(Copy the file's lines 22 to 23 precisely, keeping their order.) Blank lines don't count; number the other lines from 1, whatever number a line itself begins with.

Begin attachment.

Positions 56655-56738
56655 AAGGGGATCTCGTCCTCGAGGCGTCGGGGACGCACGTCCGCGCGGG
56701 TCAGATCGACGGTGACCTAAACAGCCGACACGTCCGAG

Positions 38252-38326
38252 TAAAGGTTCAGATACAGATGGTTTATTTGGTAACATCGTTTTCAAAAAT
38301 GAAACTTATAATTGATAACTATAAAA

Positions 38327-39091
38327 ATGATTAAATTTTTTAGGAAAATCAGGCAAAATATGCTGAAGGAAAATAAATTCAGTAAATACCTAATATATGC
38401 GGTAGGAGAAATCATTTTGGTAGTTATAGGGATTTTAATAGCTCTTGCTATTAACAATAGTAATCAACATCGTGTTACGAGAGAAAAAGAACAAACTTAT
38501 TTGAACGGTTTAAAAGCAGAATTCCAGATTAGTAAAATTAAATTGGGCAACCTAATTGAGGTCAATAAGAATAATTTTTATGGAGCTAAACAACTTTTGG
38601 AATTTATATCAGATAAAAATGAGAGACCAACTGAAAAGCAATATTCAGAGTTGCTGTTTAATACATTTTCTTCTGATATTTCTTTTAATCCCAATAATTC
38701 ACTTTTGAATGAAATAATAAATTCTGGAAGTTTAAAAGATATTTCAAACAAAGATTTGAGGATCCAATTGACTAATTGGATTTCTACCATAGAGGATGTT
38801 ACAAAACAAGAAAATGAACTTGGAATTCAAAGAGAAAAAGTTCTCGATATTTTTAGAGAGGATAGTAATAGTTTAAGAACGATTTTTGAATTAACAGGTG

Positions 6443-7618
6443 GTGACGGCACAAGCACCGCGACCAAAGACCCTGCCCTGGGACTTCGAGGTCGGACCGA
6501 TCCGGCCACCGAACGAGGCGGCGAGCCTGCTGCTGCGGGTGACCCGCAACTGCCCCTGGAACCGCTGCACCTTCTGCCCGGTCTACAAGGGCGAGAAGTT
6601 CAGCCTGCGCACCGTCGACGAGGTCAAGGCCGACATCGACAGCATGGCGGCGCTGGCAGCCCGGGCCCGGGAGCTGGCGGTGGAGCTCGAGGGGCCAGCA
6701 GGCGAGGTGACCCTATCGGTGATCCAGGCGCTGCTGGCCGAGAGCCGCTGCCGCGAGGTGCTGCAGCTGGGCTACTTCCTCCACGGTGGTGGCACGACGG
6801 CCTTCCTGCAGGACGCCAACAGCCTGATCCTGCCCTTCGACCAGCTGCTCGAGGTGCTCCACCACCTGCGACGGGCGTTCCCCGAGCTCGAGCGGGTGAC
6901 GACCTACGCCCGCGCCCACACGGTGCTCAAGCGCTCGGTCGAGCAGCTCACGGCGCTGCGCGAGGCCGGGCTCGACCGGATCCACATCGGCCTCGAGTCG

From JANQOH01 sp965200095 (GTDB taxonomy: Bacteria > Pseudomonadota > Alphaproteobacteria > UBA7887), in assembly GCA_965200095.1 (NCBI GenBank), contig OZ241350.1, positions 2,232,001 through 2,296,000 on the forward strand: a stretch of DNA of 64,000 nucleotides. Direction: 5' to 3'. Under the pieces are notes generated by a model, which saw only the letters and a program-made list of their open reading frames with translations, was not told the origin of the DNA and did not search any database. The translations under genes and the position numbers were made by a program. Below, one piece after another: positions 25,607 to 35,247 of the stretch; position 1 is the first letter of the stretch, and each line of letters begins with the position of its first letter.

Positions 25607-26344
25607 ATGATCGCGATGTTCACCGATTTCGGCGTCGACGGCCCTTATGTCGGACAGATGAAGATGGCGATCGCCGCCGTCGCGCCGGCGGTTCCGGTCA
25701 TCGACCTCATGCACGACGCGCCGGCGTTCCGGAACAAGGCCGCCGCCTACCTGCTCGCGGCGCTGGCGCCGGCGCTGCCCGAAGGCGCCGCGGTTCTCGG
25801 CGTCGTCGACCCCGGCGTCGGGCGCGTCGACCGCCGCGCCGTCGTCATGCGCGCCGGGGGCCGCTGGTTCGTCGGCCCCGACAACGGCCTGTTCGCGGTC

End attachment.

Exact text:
Positions 25607-26344
25607 ATGATCGCGATGTTCACCGATTTCGGCGTCGACGGCCCTTATGTCGGACAGATGAAGATGGCGATCGCCGCCGTCGCGCCGGCGGTTCCGGTCA